The phrase "bookless libraries" arrives with a dull, oxymoronic thud, enough to get the blood of any bibliophile boiling. It's the sort of thud made in the 1980s by doomed reports promising a "paperless office". Anyone who remembers that much-mocked slogan might well shrug off this latest idea as overheated punditry. Or perhaps they should think again, as the world's first completely paperless public library is scheduled to open this summer in Bexar County, Texas, in the United States.
Bexar County's so-called BiblioTech is a low-cost project with big ambitions. Its first branch will be in a relatively poor district on the city of San Antonio's South Side. It will have 100 e-readers on loan, and dozens of screens where the public will be able to browse, study, and learn digital skills. However it's likely most users will access BiblioTech's initial holding of 10,000 digital titles from the comfort of their homes, wayout in the Texas hinterland.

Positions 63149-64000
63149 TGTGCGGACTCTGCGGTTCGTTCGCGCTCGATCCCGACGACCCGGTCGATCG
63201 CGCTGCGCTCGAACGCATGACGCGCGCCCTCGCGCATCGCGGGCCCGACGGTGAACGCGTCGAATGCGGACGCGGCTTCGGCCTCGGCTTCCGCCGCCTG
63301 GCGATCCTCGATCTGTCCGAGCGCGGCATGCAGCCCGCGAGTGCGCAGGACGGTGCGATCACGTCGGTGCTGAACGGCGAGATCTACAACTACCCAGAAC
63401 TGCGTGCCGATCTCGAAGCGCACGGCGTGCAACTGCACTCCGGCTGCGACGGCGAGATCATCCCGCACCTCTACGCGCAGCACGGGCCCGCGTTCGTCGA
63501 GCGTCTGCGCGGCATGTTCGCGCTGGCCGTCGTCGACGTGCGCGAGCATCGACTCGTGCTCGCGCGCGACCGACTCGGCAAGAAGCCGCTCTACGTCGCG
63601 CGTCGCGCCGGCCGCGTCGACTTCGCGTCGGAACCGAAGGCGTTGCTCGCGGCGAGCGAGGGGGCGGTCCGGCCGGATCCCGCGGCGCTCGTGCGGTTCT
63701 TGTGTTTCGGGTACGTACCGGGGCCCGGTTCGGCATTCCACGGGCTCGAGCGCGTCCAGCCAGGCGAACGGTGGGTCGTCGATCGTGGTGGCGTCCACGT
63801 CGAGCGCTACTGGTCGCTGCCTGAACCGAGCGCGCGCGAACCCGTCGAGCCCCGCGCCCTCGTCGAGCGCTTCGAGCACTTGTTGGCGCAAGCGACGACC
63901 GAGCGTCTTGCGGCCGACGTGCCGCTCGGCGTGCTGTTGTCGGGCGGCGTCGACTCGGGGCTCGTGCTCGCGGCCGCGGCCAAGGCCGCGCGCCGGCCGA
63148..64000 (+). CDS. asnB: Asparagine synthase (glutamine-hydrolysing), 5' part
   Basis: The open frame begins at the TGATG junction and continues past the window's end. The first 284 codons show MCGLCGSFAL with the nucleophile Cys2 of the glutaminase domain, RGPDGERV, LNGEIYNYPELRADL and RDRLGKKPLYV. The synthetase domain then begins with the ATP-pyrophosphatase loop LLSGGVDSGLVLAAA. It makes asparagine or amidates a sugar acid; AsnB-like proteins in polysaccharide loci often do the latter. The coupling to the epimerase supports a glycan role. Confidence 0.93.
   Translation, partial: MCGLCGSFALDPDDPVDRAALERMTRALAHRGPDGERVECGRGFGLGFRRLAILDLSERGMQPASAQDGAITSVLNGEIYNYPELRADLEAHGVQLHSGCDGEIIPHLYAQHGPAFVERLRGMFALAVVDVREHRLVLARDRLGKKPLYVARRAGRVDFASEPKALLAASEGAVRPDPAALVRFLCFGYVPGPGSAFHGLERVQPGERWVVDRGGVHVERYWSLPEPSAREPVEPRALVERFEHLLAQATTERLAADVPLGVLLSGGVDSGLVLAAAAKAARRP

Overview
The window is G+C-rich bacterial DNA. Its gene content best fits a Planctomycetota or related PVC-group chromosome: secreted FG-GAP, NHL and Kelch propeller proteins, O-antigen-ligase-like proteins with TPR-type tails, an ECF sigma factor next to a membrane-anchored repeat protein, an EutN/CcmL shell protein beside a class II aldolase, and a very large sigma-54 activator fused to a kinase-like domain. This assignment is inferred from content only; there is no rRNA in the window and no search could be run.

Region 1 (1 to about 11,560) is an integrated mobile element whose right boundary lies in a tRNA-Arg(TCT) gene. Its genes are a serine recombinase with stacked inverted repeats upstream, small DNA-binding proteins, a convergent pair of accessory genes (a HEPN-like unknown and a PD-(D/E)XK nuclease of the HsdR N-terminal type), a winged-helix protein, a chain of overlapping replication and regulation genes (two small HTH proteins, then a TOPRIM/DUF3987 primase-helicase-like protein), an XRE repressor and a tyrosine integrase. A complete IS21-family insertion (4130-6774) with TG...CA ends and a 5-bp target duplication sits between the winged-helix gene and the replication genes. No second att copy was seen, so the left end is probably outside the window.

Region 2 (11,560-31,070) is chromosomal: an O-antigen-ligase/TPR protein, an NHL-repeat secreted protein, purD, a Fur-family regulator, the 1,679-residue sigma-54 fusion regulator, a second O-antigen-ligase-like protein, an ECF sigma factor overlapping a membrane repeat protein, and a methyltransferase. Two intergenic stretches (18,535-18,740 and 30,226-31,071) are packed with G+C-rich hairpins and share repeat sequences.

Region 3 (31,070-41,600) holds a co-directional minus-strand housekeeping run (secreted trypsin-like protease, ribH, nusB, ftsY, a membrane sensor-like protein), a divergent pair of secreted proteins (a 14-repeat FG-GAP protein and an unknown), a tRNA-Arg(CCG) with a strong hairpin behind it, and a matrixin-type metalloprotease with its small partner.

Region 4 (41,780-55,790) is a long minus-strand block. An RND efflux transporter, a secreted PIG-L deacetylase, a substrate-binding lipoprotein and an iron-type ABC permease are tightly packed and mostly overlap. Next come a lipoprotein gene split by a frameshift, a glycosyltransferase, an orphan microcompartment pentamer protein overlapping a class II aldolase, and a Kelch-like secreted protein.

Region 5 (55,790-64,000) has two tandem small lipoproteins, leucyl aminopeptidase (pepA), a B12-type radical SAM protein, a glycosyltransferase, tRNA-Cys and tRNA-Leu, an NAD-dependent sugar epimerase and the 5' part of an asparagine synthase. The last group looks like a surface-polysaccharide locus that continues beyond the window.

It will be a truly bookless library - although that is not a phrase much to the liking of BiblioTech's project co-ordinator, Laura Cole. She prefers the description "digital library" - after all, there will be books there, but in digital form.
Courtesy of Dan Poytner & Para Publishing